SINSINAWA, Wis.—Tristate Choral Society Spring Concert will be held at 2 p.m. Sunday, April 24 at Sinsinawa Mound. The theme of the concert is “Requiem, Rebirth, and Renewal.” The choir, directed by Steven Grives, will perform Gabriel Faure’s “Requiem”; movements from Vaughan Williams’ “Five Mystical Songs”; and smaller, contemplative works including spirituals from the African-American tradition. The Loras Chamber Singers, Loras College, Dubuque, Iowa, will be guests at the concert, performing with the Tristate Choral Society and independently. A freewill offering will be accepted. For more information, contact Guest Services at 608-748-4411 or visit our website at www.sinsinawa.org. Sinsinawa Mound, the Motherhouse for the Sinsinawa Dominican Sisters, is located in southwest Wisconsin on County Road Z, off Highway 11, about five miles northeast of Dubuque.
Monthly Archives: March 2016
Paulist Press has published Dominican priest, Donald Goergen, O.P.’s new book, St. Dominic: The Story of a Preaching Friar in honor of the 800th Anniversary of the Order of Preachers. The book revisits the life of Dominican founder St. Dominic. Read more
In honor of the 800th Anniversary of the Dominican Order, the Dominican Sisters of Grand Rapids began a cross painting project in January. The cross painting project is also to “extend blessings to the lay people and Sisters who are cared for at the rehabilitation center on Marywood Campus.” The crosses are to be hung in the rooms at Marywood Health Center. Read more and see photos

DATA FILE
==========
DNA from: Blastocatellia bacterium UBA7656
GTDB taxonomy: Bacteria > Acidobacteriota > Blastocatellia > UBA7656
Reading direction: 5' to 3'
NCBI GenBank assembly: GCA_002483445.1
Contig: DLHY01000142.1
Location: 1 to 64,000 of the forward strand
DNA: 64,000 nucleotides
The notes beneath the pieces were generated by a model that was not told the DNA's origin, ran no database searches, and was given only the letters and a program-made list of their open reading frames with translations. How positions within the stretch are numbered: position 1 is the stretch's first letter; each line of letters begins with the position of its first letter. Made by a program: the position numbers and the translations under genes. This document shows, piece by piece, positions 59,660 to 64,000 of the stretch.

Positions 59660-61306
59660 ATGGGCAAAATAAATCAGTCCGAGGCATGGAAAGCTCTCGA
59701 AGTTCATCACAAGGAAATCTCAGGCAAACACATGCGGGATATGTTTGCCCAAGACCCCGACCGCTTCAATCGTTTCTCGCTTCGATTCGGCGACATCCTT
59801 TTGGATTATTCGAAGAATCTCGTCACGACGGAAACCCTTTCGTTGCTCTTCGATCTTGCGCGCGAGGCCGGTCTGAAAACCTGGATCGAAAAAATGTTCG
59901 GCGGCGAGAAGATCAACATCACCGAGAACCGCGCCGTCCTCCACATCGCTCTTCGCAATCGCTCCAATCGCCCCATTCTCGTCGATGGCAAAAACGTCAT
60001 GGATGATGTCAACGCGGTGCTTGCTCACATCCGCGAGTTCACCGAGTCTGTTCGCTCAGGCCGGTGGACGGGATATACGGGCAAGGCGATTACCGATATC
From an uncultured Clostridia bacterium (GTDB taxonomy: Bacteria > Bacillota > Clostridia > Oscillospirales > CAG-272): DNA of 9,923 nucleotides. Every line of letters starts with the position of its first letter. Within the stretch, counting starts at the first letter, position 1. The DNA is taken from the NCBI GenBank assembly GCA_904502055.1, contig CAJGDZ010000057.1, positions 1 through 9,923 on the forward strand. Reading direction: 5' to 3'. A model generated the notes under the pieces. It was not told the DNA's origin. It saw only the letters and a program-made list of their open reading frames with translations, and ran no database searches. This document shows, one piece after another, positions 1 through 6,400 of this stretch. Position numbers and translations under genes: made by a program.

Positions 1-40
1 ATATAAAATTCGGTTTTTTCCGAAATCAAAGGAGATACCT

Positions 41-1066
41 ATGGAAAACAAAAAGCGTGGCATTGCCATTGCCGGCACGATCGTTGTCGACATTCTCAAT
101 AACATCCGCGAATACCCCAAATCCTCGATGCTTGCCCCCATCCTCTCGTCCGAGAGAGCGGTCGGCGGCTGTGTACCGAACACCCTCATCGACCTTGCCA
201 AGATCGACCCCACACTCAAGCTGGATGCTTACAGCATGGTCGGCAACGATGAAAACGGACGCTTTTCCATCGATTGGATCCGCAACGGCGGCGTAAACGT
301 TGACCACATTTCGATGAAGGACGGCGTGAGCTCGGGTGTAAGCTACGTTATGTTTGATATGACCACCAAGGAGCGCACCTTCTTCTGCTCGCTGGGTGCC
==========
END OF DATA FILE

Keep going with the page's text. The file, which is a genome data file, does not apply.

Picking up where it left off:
“By now I suspect that many of you have read the article in the March 20th New York Times Sunday Review entitled I Love the UN, but It Is Failing, by Anthony Banbury, a former assistant secretary general for field support. He poignantly begins by saying “I care deeply for the principles the United Nations is designed to uphold. And that is why I have decided to leave.” He goes on to cite a number of significant deficits in the UN system, including the dysfunctional and inefficient personnel system, which is unable to attract and deploy the best talent to those parts of the world where it is needed the most – the Ebola crisis in Western Africa being a case in point; the incompetency of a number of international field staff members; the overall lack of accountability; and the fact that too many decisions are driven by political expediency, rather than by the principles upon which the UN was established and the facts on the ground.”
Read article by Sister Margaret Mayce, OP